2. (3:44) Needing to run so fast to cross gaps that you can't react to lethal obstacles.
  3. (4:05) Not enough space to accelerate to make jumps, combined with no mid-air acceleration.
  4. (4:34) Time window to leap out of water after skipping over its surface is too short.
  5. (5:13) Leaving the top or bottom of the screen freezes the game momentarily while an entire screen scrolls in. It's like SMB2's but worse; at least SMB2 only scrolled 60% at once.
  6. (5:42) Invisible coin blocks interfere with jumping over enemies, like in the various platform-hell hacks of SMB1 and SMW.
  7. (6:11) Leaps of faith to a screen below with potentially deadly hazards.
Re: Game design Sins
by on (#101866)
tepples wrote:
In case you can't watch videos where you are, AVGN's seven deadly sins of Kid Kool are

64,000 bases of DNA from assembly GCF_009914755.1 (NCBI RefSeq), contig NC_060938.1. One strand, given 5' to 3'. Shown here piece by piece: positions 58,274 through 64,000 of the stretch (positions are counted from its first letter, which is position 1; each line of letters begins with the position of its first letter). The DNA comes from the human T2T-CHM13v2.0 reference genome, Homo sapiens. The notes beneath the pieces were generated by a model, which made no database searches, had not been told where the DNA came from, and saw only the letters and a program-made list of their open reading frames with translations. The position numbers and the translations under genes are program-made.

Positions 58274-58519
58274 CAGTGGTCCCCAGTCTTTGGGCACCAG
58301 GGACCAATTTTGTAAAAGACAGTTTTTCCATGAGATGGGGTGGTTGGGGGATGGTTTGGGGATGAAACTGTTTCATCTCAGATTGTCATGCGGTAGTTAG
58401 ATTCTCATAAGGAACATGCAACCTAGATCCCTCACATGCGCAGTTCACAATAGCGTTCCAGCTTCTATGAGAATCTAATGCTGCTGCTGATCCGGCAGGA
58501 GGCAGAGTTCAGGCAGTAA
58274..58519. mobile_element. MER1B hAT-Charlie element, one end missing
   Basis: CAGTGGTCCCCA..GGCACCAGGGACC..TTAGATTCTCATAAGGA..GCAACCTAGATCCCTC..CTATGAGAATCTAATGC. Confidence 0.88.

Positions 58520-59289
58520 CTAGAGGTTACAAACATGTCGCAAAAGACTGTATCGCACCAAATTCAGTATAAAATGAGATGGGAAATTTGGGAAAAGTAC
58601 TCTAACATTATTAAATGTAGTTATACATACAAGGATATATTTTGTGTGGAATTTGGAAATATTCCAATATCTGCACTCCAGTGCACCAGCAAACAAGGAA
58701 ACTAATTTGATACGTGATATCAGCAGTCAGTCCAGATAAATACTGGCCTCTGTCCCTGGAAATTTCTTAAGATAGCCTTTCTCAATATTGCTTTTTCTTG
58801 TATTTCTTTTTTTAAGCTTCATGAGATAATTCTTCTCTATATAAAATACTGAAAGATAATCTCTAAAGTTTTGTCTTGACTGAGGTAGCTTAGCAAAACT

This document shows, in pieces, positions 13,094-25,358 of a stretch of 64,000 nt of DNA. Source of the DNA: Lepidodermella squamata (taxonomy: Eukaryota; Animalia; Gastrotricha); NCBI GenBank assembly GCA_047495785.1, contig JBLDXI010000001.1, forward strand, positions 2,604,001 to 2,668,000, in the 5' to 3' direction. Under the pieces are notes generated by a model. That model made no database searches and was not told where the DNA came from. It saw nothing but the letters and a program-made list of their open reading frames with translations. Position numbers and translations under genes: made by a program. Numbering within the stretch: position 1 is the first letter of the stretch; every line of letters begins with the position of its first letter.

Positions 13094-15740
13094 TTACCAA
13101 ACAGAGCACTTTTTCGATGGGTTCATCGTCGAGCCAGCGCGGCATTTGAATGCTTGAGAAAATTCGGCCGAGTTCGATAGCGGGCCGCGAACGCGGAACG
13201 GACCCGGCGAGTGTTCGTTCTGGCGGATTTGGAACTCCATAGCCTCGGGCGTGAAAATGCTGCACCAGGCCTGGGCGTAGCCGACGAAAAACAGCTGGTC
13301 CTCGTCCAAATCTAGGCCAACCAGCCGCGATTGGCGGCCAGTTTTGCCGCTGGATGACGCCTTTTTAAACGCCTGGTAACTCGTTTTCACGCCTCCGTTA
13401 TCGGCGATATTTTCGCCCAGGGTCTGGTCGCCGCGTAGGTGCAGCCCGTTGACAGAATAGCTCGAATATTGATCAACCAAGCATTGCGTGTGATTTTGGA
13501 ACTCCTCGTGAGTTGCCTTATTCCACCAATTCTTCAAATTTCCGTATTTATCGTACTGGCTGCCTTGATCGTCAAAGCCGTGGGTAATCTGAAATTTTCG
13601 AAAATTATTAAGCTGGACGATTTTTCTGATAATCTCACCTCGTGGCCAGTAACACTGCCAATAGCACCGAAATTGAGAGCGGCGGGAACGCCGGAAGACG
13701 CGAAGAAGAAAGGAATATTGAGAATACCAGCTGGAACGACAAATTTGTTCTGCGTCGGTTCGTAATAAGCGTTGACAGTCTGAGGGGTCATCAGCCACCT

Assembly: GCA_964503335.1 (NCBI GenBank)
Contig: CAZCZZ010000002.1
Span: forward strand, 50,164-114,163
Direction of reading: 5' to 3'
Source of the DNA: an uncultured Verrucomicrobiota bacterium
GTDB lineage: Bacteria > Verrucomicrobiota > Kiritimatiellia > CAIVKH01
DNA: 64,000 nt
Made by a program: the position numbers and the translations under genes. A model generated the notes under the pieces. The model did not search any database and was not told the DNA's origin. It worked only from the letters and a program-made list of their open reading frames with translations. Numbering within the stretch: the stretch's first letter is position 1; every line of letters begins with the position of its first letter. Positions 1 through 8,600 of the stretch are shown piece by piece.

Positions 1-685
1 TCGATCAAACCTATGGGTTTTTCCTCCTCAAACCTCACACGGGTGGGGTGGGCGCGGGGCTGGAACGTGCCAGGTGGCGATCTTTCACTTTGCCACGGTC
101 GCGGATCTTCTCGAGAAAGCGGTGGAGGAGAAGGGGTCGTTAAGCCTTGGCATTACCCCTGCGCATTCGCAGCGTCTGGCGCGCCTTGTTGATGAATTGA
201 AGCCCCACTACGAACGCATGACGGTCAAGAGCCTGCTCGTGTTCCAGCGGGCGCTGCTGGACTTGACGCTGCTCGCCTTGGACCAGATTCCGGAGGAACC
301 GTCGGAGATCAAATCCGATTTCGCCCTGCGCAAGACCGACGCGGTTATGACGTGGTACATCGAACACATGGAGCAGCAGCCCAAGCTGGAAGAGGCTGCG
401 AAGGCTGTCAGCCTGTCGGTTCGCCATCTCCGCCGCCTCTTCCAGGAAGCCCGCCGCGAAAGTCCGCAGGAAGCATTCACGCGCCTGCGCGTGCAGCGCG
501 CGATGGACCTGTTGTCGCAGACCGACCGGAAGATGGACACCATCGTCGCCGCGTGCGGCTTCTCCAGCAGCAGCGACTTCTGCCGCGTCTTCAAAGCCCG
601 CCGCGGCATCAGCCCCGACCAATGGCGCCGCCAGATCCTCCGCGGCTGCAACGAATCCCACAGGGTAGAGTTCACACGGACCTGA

1. (3:22) Ratchet scrolling makes it hard to recover your weapon.
  2. (3:44) Needing to run so fast to cross gaps that you can't react to lethal obstacles.
  3. (4:05) Not enough space to accelerate to make jumps, combined with no mid-air acceleration.
  4. (4:34) Time window to leap out of water after skipping over its surface is too short.
  5. (5:13) Leaving the top or bottom of the screen freezes the game momentarily while an entire screen scrolls in. It's like SMB2's but worse; at least SMB2 only scrolled 60% at once.
  6. (5:42) Invisible coin blocks interfere with jumping over enemies, like in the various platform-hell hacks of SMB1 and SMW.
  7. (6:11) Leaps of faith to a screen below with potentially deadly hazards.
I don't see the video either, although, what I think of it is: Items 1 and 6 are actually good thing not sin. Item 7 I agree is probably bad. Item 5 seems like it would depend if there is some reason it need to take a long time to load somehow. Items 2, 3, and 4, I have not information for a proper opinion (probably even the video may not help much; it help to play game to see if it is good or not).